Join Why There are Words – Asheville on Thursday, July 18, 2019, at 7 pm, for “Taking Off.” The reading will take place at Trade & Lore Cafe (downtown Asheville) with the following featured readers.
Earl Braggs is the author of twelve collections of poetry. Hat Dancing with Miss Bessie Smith and Negro Side of the Moon (C&R Press) are his latest. Among his awards are the Anhinga Poetry Prize, the Cleveland State Poetry Prize, the C&R Poetry Prize, and many others. His novel, Lookingfor Jack Kerouac was a finalist for the James Jones First Novel Contest. Cruising Weather Wind Blue is forthcoming from Anhinga press. A North Carolina native from the rural-back-woods-fishing community of Hampstead, he is currently a UC Foundation and Battle Professor of English at the University of Tennessee at Chattanooga.
Bertha Isabel Crombet is a poet and lyric essayist. Her chapbook Paleotempestology, was the published by C&R Press in 2018 and was chosen as the Winter Soupbowl Selection. Her work has been published in Jai-Alai Magazine, Black Warrior Review, and others. She received the Academy of American Poets Prize in 2018 and was nominated for a Pushcart Prize. She was born in a tiny town on a hill about 15 miles from Santiago, Cuba, but lived in Miami for twenty-one years, where she received her MFA in Poetry from Florida International University. Currently, she’s teaching English at Pellissippi State Community College in Knoxville and enjoying the cicada’s song.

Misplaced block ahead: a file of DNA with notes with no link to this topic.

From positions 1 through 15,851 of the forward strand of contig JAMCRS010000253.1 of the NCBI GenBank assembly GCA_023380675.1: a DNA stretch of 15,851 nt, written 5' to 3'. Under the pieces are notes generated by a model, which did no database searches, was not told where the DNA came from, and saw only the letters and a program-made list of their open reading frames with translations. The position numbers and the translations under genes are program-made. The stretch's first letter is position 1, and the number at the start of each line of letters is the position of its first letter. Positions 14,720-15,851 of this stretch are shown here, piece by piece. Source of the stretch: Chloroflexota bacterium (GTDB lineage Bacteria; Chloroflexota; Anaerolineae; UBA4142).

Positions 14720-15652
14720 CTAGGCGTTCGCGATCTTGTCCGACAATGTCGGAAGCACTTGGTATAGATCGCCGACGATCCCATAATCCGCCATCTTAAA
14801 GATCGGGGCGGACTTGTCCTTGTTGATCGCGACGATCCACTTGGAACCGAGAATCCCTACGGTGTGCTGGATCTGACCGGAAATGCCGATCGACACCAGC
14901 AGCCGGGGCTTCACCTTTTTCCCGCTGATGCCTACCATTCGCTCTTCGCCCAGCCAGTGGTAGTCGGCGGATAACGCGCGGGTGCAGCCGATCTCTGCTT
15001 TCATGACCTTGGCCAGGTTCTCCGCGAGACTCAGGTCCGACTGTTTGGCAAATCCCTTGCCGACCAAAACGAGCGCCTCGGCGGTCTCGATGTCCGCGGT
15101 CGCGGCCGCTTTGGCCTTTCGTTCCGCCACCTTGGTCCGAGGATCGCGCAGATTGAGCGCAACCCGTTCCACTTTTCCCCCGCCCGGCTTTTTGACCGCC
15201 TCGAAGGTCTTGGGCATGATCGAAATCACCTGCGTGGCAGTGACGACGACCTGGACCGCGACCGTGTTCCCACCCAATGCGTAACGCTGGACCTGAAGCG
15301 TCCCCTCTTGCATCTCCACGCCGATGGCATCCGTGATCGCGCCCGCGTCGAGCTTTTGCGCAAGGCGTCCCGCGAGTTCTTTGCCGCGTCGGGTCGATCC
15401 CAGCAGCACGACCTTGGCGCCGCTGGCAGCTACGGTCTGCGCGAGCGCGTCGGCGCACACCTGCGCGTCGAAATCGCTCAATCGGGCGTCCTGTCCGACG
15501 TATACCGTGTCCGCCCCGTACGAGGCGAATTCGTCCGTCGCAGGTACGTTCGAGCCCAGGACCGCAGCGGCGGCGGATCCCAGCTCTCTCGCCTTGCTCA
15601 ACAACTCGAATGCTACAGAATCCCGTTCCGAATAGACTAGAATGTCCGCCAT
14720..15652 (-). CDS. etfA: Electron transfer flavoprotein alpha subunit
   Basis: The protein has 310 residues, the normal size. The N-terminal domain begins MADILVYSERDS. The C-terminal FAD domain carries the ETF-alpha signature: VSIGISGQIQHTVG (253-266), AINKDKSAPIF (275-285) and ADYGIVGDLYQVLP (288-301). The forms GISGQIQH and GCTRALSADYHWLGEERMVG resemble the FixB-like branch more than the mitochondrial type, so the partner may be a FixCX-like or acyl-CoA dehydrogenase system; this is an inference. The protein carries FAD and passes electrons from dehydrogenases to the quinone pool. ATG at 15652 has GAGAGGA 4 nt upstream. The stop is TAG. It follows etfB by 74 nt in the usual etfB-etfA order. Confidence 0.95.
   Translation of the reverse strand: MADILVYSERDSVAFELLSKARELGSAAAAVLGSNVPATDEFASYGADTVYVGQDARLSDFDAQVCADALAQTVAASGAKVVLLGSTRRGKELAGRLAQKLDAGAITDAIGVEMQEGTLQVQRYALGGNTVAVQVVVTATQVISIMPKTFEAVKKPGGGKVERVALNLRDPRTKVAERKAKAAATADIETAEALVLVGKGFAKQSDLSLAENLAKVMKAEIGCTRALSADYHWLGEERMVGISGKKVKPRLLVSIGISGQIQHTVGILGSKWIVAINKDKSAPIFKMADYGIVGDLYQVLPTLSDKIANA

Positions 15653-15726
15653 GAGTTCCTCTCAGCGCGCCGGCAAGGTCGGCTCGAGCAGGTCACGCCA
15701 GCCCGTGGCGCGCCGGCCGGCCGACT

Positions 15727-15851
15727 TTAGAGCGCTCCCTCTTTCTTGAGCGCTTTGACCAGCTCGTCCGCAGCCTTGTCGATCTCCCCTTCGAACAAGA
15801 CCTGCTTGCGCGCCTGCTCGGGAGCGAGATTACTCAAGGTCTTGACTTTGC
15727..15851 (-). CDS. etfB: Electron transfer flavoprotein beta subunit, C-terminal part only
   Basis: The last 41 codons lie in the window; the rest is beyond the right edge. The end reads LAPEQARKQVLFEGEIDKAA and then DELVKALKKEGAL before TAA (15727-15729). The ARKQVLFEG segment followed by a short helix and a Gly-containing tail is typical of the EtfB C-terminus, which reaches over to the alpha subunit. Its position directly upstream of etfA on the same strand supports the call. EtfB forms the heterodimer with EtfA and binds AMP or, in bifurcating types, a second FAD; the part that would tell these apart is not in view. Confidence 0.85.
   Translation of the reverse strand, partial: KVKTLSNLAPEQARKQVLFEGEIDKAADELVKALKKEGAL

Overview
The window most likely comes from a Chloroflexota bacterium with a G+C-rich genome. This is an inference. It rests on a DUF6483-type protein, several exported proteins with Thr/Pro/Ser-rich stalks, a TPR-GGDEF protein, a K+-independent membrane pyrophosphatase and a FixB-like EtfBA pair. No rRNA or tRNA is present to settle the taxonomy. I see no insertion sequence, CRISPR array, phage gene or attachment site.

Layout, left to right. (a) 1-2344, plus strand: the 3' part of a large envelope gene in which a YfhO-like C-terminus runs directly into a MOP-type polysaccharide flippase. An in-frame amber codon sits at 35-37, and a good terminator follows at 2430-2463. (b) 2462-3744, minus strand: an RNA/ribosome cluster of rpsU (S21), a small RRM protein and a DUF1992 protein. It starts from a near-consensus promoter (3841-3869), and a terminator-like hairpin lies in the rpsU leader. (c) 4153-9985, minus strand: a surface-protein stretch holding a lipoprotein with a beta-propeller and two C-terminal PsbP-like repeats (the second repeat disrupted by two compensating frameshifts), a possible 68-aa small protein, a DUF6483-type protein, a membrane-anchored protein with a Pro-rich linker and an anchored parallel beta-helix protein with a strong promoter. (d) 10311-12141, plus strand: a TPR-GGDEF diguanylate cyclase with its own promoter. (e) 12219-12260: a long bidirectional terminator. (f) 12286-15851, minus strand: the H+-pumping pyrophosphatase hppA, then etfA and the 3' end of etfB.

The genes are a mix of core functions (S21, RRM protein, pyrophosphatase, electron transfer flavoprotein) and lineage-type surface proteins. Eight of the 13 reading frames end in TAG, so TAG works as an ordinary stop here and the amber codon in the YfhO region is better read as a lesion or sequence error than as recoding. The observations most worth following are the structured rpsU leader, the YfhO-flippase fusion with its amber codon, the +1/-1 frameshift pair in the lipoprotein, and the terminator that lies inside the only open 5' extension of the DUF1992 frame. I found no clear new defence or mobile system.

Abigail DeWitt is the author of three novels: Lili (WW Norton), Dogs (Lorimer Press), and News of Our Loved Ones (Harper, 2018). Her short fiction has appeared in Five Points, Witness, the Alaska Quarterly Review, the Carolina Quarterly, and elsewhere. She has been cited in Best American Short Stories, nominated for a Pushcart, and has received grants and fellowships from the North Carolina Arts Council, the Tyrone Guthrie Center, and others. Born and raised in North Carolina, she teaches through the Table Rock Writers Workshop and the Great Smokies Writing Program at UNC-Asheville.
Jacob Paul is the author of the novel Last Tower to Heaven (C&R Press, 2019) as well as of two previous novels, A Song of Ilan (Jaded Ibis, 2015) and Sarah/Sara (Ig, 2010), which Poets & Writers named one of 2010’s five best first fictions. His collaborations have led to the fine art books, Home for an Hour (Otherwise, 2014) and Feed Mayonnaise to Tuna (Otherwise, 2016). His work has appeared in numerous magazines including Hunger Mountain, Massachusetts Review, USA Today’s Weekend Magazine, The Rumpus, Fiction Writers Review, and Numerocinq Magazine. He teaches creative writing at High Point University in North Carolina.
Mike Smith is the author of the poetry collection, Pocket Guide to Another Earth, out now from Dos Madres Press, and the memoir, And There Was Evening and There Was Morning available fromWTAW Press. He’s published three prior collections of poetry, including Byron in Baghdad and Multiverse (BlazeVOX Books). His translation projects include Goethe’s Faust: A Tragedy, (Shearsman Books), and Contemporary Chinese Short-Short Stories, (Columbia University Press). Together with software engineer Brandon Nelson, Mike created and curates The Zombie Poetry Project. He lives in Cleveland, Mississippi and teaches at Delta State University.
Brit Washburn is the author of the poetry collection Notwithstanding, forthcoming this fall from Wet Cement Press. Her work has appeared in a number of journals and anthologies including Alexandria Quarterly, Art Mag, Controlled Burn, The Dunes Review, and Manoa. She served for many years on the board of the Poetry Society of South Carolina, and was co-director of the literary salon Poet’s House South. The winner of two consecutive Albion Prizes for Poetry, she is a graduate of the Interlochen Arts Academy and Goddard College. She worked and studied in New York City, Brazil, France, and Charleston, South Carolina, before moving to Asheville in 2017. Brit’s additional work includes being the mother of four, and freelance writing and editing.